"- Because when it's loud, you can't hear the sound. You hear its attack. Then you don't hear the sound, only in its decay. And I think that's essentially what impressed Boulez . That he heard a sound, not an attack, emerging and disappearing without attack and decay, almost like an electronic medium.

Also, you have to remember that loud and soft is an aspect of differentiation. And my music is more like a kind of monologue that does not need exclamation point, colon, it does not need..."

Feldman also had an intriguing reply up his sleeve when it came to answering the question why he composed in the first place:

"You know that marvellous remark of Disraeli's? Unfortunately, he was not a good writer, but if he was a great writer, it would have been a wonderful remark. They asked him whydid he begin to write novels. He said because there was nothing to read. (laughs). I felt very much like that in terms of contemporary music. I was not really happy with it. It became like a Rohrschach test".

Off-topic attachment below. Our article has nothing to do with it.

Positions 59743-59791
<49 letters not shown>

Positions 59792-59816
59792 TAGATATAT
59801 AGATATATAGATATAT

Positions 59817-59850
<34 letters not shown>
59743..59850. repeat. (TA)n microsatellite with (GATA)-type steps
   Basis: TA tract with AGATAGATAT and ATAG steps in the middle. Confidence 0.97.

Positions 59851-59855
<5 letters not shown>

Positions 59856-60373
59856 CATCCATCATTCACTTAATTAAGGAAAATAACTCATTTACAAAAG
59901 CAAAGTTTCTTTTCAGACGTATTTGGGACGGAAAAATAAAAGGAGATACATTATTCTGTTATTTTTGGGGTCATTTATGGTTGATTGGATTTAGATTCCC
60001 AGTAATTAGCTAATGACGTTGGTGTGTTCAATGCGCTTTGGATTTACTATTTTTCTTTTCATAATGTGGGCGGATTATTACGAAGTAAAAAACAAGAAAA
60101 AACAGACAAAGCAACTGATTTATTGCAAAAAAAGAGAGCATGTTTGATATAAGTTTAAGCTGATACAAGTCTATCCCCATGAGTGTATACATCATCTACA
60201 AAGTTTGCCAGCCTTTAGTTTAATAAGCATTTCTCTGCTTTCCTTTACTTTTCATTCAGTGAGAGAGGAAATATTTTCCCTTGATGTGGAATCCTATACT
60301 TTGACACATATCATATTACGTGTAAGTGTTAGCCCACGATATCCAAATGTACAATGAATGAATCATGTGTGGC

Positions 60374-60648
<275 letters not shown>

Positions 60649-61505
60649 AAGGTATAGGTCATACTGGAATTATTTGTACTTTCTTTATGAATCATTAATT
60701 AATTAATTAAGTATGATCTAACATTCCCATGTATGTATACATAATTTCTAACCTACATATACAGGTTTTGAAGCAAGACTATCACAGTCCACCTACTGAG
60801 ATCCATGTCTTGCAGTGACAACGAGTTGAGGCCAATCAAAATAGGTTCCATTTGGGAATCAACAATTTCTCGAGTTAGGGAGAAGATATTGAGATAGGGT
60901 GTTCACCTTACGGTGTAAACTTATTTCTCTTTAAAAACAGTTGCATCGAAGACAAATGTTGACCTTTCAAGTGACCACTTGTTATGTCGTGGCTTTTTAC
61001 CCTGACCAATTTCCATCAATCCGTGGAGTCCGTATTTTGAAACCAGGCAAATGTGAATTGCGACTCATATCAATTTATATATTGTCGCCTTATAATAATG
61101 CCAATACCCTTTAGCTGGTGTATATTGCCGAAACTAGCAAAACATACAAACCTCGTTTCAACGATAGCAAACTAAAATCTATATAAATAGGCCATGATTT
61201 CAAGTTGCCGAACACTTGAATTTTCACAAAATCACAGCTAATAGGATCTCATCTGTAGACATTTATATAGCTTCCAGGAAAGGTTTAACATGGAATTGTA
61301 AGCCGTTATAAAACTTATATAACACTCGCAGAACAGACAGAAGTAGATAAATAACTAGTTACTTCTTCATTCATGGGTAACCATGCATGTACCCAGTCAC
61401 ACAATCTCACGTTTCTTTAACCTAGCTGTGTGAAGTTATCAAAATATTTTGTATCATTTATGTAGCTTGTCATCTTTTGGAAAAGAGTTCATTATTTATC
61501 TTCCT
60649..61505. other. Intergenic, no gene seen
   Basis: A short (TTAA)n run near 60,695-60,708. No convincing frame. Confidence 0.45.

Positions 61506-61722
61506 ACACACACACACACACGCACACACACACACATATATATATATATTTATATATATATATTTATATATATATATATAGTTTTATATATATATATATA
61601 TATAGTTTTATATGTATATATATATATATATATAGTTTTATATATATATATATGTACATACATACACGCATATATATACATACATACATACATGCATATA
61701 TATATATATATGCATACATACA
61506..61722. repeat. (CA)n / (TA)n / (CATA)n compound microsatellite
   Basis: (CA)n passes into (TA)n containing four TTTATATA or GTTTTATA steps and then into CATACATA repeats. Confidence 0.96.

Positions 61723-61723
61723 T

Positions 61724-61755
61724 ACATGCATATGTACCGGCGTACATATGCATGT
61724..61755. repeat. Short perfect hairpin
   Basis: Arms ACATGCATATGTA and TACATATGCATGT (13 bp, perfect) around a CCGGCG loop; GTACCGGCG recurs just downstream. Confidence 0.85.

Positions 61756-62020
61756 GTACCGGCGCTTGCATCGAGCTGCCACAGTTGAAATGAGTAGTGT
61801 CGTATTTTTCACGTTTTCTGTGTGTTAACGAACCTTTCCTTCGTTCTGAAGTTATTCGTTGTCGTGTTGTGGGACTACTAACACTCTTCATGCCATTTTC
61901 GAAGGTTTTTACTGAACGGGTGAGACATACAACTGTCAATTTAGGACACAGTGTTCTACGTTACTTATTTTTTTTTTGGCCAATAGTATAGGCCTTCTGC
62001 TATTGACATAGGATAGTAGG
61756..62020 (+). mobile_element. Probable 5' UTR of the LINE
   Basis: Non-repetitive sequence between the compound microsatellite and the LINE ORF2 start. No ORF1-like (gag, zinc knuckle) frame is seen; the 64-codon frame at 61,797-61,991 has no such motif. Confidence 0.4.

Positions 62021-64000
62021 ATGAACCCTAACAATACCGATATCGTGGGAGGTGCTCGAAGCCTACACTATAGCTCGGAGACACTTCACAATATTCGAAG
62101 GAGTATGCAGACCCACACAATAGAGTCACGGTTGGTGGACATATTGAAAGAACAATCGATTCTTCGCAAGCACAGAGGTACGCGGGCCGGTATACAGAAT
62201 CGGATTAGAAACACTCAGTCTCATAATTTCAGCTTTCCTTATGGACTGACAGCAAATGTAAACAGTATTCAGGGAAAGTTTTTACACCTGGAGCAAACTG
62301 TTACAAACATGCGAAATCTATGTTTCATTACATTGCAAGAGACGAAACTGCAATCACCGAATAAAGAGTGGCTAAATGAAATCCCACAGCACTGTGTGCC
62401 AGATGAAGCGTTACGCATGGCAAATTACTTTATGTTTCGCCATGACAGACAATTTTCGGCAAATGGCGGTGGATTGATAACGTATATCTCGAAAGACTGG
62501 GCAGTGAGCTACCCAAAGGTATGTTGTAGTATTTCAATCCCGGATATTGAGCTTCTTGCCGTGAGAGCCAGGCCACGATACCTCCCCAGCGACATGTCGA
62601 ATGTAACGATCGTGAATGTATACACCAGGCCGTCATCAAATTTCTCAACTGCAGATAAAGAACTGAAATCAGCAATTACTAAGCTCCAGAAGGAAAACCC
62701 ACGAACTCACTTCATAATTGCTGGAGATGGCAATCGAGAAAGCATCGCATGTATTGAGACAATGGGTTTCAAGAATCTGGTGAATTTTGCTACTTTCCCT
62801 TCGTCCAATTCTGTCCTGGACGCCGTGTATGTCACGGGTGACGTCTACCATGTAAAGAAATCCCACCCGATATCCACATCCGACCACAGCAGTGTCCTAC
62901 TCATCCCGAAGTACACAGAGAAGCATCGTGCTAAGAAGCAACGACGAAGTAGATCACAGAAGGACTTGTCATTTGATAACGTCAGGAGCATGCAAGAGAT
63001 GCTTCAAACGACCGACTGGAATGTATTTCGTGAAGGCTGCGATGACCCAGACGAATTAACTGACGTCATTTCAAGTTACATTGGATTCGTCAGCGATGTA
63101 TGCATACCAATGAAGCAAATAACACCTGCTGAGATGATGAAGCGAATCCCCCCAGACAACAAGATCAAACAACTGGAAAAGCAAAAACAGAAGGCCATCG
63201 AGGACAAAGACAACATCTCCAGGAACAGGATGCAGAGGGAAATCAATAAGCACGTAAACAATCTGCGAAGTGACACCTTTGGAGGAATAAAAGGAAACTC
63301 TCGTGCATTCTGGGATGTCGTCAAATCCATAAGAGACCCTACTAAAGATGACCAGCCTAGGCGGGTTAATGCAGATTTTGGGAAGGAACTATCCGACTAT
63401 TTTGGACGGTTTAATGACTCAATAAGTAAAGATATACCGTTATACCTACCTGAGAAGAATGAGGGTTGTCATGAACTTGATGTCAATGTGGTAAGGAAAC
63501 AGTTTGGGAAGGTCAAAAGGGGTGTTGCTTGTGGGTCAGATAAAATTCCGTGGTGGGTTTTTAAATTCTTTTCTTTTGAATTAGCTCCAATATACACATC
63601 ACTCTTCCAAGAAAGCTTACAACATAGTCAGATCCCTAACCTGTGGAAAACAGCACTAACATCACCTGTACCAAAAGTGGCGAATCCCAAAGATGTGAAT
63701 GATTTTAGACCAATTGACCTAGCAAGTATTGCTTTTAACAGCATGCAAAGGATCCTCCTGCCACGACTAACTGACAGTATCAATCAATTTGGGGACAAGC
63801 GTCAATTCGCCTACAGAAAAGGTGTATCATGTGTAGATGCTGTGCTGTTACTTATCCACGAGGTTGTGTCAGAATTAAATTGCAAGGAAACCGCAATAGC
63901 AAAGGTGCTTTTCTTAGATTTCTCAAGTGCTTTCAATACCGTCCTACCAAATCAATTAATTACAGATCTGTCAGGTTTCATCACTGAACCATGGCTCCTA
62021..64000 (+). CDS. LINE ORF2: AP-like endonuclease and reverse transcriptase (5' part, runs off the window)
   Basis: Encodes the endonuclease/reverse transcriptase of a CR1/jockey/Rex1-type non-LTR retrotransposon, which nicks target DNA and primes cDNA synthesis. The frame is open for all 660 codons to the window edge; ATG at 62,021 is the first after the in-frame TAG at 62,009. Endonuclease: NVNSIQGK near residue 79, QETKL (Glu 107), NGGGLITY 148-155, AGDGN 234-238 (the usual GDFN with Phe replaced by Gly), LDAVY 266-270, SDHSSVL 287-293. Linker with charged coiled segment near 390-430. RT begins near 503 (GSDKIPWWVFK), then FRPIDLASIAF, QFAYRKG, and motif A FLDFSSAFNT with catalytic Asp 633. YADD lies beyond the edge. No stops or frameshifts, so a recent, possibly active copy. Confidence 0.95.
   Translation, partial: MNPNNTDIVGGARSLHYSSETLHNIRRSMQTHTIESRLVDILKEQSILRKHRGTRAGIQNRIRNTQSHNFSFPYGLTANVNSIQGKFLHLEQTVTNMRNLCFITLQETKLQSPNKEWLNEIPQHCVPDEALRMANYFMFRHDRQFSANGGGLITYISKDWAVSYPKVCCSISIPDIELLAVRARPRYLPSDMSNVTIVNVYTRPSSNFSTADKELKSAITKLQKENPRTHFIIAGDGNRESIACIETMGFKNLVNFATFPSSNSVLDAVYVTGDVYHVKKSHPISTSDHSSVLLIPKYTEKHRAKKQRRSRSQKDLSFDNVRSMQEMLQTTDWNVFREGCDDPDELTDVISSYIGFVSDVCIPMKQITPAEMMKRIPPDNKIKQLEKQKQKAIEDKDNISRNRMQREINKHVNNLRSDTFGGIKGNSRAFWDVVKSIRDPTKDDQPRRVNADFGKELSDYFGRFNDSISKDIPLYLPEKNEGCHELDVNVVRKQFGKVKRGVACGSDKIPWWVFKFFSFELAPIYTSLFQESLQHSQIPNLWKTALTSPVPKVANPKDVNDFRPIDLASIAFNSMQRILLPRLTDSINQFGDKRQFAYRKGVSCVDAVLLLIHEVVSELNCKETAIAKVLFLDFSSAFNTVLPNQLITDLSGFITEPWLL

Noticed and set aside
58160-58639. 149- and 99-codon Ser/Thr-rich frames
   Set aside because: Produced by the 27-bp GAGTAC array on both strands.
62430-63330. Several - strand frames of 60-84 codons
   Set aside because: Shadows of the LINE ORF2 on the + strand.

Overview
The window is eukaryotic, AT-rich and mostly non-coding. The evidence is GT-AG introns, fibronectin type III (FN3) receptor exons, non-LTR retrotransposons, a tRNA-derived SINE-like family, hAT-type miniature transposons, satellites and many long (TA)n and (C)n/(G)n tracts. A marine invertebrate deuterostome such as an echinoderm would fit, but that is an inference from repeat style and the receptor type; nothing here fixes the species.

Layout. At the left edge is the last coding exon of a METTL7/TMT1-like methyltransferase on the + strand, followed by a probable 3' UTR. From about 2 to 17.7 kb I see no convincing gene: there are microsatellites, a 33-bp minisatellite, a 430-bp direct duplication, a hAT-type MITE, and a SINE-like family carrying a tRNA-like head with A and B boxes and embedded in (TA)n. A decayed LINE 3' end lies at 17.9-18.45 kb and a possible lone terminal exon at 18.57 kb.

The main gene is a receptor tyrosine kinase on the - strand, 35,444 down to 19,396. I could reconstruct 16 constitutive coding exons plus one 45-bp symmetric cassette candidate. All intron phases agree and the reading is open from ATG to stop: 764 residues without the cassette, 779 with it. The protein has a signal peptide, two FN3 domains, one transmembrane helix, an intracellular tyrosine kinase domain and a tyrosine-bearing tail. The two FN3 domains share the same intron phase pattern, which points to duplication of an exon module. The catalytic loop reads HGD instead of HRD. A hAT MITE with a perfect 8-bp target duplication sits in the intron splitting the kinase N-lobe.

More than twenty years since his death, Morton Feldman's music is as alive as ever."

-Universal Edition (http://www.universaledition.com/composers-and-works/Morton-Feldman/composer/220/biography)
6/14/2019

Have a better biography or biography source? Please Contact Us so that we can update this biography.

"Lucas Vis (born February 19, 1947 in Bergen(North Holland)) is a Dutch conductor and composer.

Vis attended from 1962 to 1969 the Musiklyzeum in Amsterdam, where he studied cello with Reinier Bresser and orchestral conducting with Jaap Spaanderman. After completing a master class in conducting at the Mozarteum in Salzburg, he was an assistant to Bruno Maderna from 1967 to 1973. He also attended courses with Pierre Boulez in Basel, Jean Fournet, Marius Constant, Dean Dixon and Paul Hupperts and took composition lessons with Jan van Vlijmen. In 1971 he received the Koussevitzky Tanglewood Composition Prize.

From 1976 to 1979 he was director of the Nederlands Ballet Orkest, then until 1983 chief conductor of the Brabants Orkest. From 1988 to 1996 he directed the Noordhollands Philharmonisch Orkest. He was also director of the Conservatory in Maastricht until 1998, then until 2005 rector of the Conservatory of Amsterdam.